- Created on Tuesday, 02 October 2001 14:22
- Written by Susan Whitaker
ORLANDO, FL -- When it opens in February 2002, Florida’s new Opryland hotel will stand as a testament to a successful collaboration in design and construction, rivaling its sister hotel the Opryland Hotel in Nashville, Tennessee both in size, and design.
Currently under construction, the massive 1,406 room hotel and convention center is situated on 62.5 acres just minutes from Orlando’s Walt Disney World. In the Opryland tradition, its unusual design will include four acres under glass containing a Key West Atrium, an Everglades Atrium and a Grand Atrium displaying a combination of Floridian natural and cultural aspects.
But the most unusual aspect of this multi-million dollar project is in the management of the hotel’s 26,000 square foot laundry. The laundry, capable of handling up to 22 million pounds annually, will be run by an outside company as a separate on-site business.
A Matter of Efficiency
In July 1998, Gaylord Entertainment, a $500 million dollar diversified entertainment company formed the Opryland Hospitality Group to take its' successful convention hotel concept of Nashville’s Opryland Hotel and roll it out around the country in a planned series of hotels. Florida’s Opryland Hotel is the first in that series and its unusual laundry set-up was initiated as an efficiency and cost saving measure.
"We looked at what it would take to get our laundry handled off-premises through other providers and decided they just weren't up to speed for our size," explained Garrett Mathieu, Director of Operations Analysis for the Opryland Hospitality Group. In the end, a management contract was signed with Five Star Laundry Inc. of Chicago, one of the only laundry companies nationwide doing pure hospitality business with a focus on large hotels.
Under the agreement Opryland Hospitality Group supplies the building, the engineers and the basic services needed to run the laundry while Five Star purchased the equipment and owns and runs the laundry.
Beneficial All Around
It’s a situation that benefits both parties. The Opryland Hospitality Group enjoys lower laundry costs versus operating it themselves or outsourcing in addition to the ability to focus on their core business. At the same time they can leave the laundry to Five Star's expertise while maintaining the advantage of direct daily contact with the laundry staff to ensure quality of service and timely delivery.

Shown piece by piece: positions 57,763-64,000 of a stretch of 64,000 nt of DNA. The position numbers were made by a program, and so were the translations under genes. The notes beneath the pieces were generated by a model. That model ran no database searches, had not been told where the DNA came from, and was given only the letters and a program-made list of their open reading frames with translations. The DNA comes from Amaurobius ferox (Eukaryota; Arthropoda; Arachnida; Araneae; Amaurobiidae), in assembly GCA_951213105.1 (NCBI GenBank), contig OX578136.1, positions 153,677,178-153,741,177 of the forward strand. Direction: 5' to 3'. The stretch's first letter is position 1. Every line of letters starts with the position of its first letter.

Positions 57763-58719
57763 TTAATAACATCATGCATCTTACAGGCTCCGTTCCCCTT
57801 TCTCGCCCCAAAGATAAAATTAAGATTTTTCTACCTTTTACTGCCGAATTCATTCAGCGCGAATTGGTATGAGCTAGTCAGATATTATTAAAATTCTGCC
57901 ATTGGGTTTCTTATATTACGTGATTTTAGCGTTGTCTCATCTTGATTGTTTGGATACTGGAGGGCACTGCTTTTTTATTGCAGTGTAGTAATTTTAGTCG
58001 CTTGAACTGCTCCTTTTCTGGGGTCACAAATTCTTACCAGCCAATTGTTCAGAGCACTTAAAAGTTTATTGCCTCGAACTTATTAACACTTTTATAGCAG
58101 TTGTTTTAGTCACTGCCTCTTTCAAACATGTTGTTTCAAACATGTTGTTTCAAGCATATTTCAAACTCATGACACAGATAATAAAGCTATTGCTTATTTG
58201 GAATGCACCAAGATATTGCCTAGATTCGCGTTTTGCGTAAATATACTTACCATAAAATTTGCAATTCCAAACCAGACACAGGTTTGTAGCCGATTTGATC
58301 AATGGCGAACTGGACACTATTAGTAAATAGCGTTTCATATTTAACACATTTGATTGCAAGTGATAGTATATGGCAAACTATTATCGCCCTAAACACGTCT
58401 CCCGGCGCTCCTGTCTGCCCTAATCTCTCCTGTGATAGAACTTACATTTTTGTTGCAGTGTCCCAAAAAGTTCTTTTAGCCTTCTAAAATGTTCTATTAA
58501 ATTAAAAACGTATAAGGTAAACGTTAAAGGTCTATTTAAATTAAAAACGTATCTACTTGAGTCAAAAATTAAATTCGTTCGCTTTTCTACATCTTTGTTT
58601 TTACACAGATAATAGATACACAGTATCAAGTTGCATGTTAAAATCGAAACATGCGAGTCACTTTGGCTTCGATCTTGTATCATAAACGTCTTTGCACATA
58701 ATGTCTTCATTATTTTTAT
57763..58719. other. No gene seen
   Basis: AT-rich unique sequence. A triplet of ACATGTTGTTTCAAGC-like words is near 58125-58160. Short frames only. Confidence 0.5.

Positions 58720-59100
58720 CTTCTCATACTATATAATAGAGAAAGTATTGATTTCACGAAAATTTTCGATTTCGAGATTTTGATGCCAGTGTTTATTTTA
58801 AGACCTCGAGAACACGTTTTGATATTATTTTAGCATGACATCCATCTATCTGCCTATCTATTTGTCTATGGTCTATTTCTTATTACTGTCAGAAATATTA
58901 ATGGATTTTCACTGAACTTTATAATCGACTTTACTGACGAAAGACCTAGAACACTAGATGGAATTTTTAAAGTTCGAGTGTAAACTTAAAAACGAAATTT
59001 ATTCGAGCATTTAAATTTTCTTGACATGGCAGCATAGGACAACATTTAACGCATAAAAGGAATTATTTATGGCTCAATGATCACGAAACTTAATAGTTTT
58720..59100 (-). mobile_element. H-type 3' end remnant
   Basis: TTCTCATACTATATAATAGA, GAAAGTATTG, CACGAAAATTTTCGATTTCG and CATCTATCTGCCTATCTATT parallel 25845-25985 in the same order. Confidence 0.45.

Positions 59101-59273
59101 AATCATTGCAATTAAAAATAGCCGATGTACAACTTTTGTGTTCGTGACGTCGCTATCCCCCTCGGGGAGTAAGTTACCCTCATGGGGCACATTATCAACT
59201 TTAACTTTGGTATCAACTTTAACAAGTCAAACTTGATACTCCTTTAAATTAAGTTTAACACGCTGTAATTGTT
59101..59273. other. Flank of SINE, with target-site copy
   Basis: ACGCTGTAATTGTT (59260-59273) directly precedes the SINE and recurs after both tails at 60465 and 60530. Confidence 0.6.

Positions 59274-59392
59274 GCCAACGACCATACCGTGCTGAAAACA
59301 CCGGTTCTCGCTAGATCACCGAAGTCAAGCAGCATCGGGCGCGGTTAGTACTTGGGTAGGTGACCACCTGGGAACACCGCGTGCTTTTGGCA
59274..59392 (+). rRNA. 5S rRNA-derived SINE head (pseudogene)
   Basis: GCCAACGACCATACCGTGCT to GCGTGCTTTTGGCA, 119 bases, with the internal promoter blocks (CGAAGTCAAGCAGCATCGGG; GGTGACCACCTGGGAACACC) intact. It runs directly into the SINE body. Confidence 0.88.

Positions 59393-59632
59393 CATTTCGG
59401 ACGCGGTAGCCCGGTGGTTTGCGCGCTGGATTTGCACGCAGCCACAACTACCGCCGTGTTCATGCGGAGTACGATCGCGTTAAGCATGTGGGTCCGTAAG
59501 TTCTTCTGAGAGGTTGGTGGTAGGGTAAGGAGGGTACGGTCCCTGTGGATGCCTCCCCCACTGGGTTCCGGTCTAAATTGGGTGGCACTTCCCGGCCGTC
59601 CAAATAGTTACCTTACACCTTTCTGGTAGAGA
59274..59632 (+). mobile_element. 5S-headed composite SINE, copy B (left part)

"The benefit to us is that we have no construction costs and no boilers to worry about," said Ed Chen, president of Five Star. The huge savings investment of 30 to 40 percent in construction and cost savings from an equipment and employee standpoint means Five Star can pass those savings on to Opryland Hospitality Group. The deal also allows Five Star to handle outside hotel laundry from the site.
"Five Star is a one-stop-shop kind of laundry," said Carmen Coluccio, general manager at Opryland’s Florida plant who oversees the laundry’s 120 employees who work two shifts. "Whether it's drycleaning, valet, apparel, towels, sheets, mops, rags, whatever your needs are we can accommodate them."
And they meet those laundry needs by operating with a Milnor 12-chamber (130-lb) CBW, a Milnor 31-bar single stage press, two Milnor 450-lb Split Pocket Washer/Extractors, six Milnor 220-lb double batch gas fired tumble dryers, and a Milnor 460-lb natural gas dryer. Finishing includes four, three-roll 32” deep chest steam ironers, three, two-station spreader feeders, five small piece folders, two four lane folder / cross folders with single stackers and stain reject and five small piece towel folders.
Chris Tabelling, Tennessee engineer for Wink Davis Equipment Company of Atlanta, Georgia won the bid to outfit the three million dollar laundry and handle the shop drawings and layout
Quick Rinse - News From Around The World
Commercial Laundry Cited by OSHA
ELM GROVE, W. Va. — Uwanta Linen Supply, a commercial laundry, was recently cited for 21 health and safety violations by the Occupational Safety and Health Administration (OSHA). The laundry faces $62,400 in penalties for the violations. Eighteen of the the 21 violations are considered serious by OSHA. The serious violations include failing to properly guard floor holes and failing to provide hepatitis B vaccines to workers who are potentially exposed to blood borne pathogens.